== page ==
Mobile learning is one of the hottest topics in learning and development right now. Everyone seems to be trying to develop a mobile learning strategy.
To better plan your strategy, you should understand the progression of mobile learning over time in order to plan for not just today, but also the future.
Although mobile has been gaining in popularity over the last couple of years, it certainly isn’t new. Since the early 1980’s, handheld devices such as PDAs, GPS-enabled navigation systems, and voice recorders, to name a few, have been available and widely used. Consumers gradually became accustomed to carrying these portable tools. The “take it with you” mentality was quickly adopted by a society of people increasingly on-the-go. Even though it was a hassle to carry all these devices around, the benefit of having a device with you when you needed it was worth the effort for many.
In time, technology improvements allowed us to have all of the gadgets that we loved in one pocket-sized treasure: the smartphone. Since 91 percent of U.S. adults now own a cell phone, mobile devices are playing an increasingly central role in the way that people access information. The Pew Internet Report from 2013 says that 63 percent of adult cell phone owners now use their phones to go online. This is a 100% increase from 2009.
Organizations are taking advantage of the benefits provided by mobile technology now more than ever. For example, consider the money saved by converting manuals to eBooks to drastically reduce printing costs. Custom mobile applications can provide a workforce with the means to quickly tap into massive amounts of information when it is needed. Location-based services provide the ability to personalize and contextualize data for a user. Even the camera and microphone allows for user-generated content such as pictures, video, and audio. This, combined with an internet connection, enables simple, real-time sharing. These affordances eliminate the inefficiency of going to a PC or towing along a bulky laptop.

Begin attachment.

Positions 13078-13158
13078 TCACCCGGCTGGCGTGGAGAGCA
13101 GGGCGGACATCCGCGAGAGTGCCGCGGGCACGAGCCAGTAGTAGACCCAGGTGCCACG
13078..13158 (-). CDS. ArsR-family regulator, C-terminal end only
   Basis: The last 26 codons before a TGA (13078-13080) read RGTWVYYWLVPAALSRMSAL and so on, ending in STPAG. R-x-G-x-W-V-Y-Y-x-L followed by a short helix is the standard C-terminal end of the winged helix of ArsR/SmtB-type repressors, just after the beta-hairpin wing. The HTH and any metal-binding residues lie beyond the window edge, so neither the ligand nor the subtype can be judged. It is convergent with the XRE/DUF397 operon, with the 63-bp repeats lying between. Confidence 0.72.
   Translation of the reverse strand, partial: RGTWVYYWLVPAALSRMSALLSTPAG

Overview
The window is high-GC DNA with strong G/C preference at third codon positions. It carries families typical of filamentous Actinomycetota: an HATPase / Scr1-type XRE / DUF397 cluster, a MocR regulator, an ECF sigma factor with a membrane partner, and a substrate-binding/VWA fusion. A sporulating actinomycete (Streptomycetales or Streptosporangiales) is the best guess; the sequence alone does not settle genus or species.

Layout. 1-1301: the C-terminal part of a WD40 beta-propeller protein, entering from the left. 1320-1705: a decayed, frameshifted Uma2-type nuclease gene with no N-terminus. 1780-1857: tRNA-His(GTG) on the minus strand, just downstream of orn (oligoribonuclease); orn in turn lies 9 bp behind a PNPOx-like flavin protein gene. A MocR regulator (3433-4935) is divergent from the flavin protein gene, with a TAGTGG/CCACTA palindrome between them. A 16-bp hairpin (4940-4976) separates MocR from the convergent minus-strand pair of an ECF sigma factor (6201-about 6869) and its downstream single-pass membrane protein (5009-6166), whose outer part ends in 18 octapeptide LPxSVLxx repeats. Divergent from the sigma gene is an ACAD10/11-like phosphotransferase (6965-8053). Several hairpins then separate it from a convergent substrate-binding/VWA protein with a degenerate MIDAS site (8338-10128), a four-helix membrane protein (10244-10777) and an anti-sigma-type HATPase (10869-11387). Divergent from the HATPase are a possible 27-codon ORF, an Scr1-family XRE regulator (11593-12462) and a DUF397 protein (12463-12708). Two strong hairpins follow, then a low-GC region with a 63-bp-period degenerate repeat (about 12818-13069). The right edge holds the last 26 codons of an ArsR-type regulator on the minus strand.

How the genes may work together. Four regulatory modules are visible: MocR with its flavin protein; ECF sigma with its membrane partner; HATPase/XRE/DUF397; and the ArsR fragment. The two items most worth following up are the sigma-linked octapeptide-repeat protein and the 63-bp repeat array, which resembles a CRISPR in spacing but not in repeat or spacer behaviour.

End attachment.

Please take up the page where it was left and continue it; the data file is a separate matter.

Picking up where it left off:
Interestingly, the market is responding to the benefits of mobile. In the final quarter of 2010, Fortune reported that smartphones outsold PC’s for the first time, a full two years before the prediction by Morgan Stanley. Moreover, Gartner predicted that by 2013, mobile phones will overtake PCs as the most common Web access device worldwide.
Mobile is a rapidly growing platform for workplace learning. For example, the worldwide market for mobile learning products and services has reached $5.3 billion, and will reach $12.2 billion by 2017, reports Ambient Research. Across 93 countries analyzed, the rate of growth is 18.2%. Asia is the top buying region followed by North America and Western Europe. In parallel with this growth, recent research shows that 70% of Fortune 500 learning and development staffers are either using or planning to introduce mobile learning by 2014. Even in organizations that are grounded in traditional training, 62% use or plan to use mobile learning to deliver content to support formal learning.
Smartphones and tablets, however, are not all there is to mobile. We also should consider wearable technology. Glasses and watches are blazing a new path for augmenting our senses. The future of mobile will be less about the device you have with you and more about the one you have on you.
It is time to take advantage of the benefits of mobile. With over 70% of people currently using their own personal mobile devices for work, learning leaders can be assured that now is the time to develop a mobile learning strategy in their organizations.